Alcohol could soon be delivered to Manitobans' front doors
WINNIPEG -- The Manitoba government is looking to amend the Liquor, Gaming, and Cannabis Control Act (LGCCA), as new legislation was introduced on Tuesday.
Crown Services Minister Jeff Wharton announced the proposed law, which would allow consumers to purchase liquor with takeout and delivery orders from licensed restaurants.
“For several years, restaurant owners have expressed interest in selling wine, beer, and single-serve beverages through food take-out or delivery service,” said Wharton in a news release.
“This is a win-win for businesses and customers as restaurants will now be able to expand their business and offer an additional service to customers.”
The new changes would mean liquor sales would be connected to food orders and could be offered by licensed establishments who sell food as their main business.
Wharton added several private wine stores see this amendment as a chance to sell more wine to their restaurant customers.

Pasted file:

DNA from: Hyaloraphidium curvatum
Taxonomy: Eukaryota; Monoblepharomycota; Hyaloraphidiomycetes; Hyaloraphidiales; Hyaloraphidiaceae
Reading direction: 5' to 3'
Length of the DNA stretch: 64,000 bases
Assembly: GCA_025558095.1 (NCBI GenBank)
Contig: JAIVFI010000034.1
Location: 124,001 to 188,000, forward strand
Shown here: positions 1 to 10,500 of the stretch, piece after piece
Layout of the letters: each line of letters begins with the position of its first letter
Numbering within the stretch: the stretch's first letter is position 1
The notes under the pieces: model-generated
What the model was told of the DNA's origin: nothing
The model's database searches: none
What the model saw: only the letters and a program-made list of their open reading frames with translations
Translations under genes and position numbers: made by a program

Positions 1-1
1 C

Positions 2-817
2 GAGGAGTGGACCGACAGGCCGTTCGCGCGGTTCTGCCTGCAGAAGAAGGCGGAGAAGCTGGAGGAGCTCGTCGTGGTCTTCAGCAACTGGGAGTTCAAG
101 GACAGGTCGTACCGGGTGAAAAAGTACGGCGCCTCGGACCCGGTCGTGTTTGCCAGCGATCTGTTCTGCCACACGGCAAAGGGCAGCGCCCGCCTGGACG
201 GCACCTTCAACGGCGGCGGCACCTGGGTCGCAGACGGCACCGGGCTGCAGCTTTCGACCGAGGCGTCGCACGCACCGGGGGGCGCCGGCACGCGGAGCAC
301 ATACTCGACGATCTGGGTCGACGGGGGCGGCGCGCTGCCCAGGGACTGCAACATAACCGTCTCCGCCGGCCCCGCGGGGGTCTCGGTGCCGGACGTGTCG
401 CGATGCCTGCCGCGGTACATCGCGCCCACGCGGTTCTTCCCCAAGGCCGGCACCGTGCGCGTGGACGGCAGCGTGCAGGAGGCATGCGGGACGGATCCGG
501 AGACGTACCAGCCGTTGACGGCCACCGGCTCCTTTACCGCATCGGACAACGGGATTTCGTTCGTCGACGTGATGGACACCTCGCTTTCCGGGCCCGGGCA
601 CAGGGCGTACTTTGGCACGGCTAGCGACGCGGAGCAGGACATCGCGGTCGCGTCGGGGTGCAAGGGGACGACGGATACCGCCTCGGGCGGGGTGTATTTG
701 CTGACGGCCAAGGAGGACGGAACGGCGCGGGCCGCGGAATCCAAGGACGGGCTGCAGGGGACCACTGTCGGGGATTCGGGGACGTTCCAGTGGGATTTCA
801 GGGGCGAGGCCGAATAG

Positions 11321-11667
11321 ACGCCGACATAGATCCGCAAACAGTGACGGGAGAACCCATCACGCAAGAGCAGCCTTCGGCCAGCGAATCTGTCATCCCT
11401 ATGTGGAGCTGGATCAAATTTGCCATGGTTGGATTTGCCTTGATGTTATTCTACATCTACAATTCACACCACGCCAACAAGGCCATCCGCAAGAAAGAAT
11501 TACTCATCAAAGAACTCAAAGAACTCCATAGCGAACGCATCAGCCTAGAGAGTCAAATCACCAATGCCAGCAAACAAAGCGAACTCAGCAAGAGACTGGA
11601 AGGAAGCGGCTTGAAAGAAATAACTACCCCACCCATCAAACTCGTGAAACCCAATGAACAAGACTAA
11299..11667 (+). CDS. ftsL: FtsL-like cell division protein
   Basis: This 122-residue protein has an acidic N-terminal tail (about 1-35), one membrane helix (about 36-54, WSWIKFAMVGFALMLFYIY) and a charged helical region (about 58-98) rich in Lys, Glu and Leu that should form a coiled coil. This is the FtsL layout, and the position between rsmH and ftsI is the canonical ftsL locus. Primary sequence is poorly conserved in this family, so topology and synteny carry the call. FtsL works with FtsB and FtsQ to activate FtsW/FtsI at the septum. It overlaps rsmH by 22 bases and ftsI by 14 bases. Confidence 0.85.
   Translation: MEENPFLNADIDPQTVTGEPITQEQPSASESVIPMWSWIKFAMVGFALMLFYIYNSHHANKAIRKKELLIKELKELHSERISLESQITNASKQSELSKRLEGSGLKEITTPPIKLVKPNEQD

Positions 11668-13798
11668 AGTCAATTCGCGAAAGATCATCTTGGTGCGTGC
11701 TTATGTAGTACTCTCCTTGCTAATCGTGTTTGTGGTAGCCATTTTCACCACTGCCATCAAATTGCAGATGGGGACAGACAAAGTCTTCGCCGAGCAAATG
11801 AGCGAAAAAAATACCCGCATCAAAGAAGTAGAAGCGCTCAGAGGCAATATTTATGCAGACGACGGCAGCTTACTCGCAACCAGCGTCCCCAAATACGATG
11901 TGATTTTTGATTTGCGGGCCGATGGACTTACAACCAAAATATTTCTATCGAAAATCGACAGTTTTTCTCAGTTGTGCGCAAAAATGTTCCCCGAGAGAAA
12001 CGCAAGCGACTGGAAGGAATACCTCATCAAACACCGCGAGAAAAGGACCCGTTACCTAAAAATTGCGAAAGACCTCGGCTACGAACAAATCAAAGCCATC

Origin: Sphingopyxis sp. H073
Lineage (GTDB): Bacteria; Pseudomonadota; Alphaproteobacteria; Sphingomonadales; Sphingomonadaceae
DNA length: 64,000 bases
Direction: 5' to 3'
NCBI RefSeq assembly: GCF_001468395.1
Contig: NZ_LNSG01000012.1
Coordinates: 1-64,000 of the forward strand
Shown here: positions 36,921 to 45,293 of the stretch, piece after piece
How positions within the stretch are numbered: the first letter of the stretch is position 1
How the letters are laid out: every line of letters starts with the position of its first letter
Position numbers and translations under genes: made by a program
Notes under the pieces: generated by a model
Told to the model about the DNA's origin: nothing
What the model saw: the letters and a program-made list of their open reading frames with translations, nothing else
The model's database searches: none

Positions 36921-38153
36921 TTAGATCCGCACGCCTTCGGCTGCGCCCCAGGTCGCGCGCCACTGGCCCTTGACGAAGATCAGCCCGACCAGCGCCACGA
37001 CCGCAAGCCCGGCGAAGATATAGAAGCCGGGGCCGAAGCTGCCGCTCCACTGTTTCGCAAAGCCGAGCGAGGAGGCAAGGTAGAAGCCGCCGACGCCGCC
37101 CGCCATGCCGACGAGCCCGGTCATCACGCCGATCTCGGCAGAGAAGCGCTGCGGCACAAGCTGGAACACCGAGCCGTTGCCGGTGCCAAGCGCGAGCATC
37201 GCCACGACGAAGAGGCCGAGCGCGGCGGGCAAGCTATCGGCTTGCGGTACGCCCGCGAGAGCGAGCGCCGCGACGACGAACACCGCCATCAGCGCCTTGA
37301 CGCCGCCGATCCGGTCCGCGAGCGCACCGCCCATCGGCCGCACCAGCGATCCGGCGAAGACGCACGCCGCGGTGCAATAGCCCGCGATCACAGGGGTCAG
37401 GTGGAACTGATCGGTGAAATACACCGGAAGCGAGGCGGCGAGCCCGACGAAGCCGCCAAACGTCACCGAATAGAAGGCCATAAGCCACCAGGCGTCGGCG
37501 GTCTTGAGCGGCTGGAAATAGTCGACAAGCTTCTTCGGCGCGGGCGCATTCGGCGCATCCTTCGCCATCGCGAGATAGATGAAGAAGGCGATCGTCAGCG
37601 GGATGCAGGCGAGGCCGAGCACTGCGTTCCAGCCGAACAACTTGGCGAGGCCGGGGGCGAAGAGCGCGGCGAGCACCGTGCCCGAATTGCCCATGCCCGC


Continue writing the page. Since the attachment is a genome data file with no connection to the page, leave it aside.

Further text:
This new legislation would also bring changes for the drivers who deliver the orders. They would be required to be 18 years old or older, check IDs at the door, and be certified by the LGCCA’s Smart Choices responsible sales and service program.
The Manitoba Liquor and Lotteries Corporation Act would also be amended to remove the word ‘beer’ under the distributor section and changed to ‘beverage alcohol categories,’ allowing third parties to distribute more product to licensed vendors.
Wharton said this will give consumers more choice, provide greater opportunities and flexibility for businesses, and reduce red tape.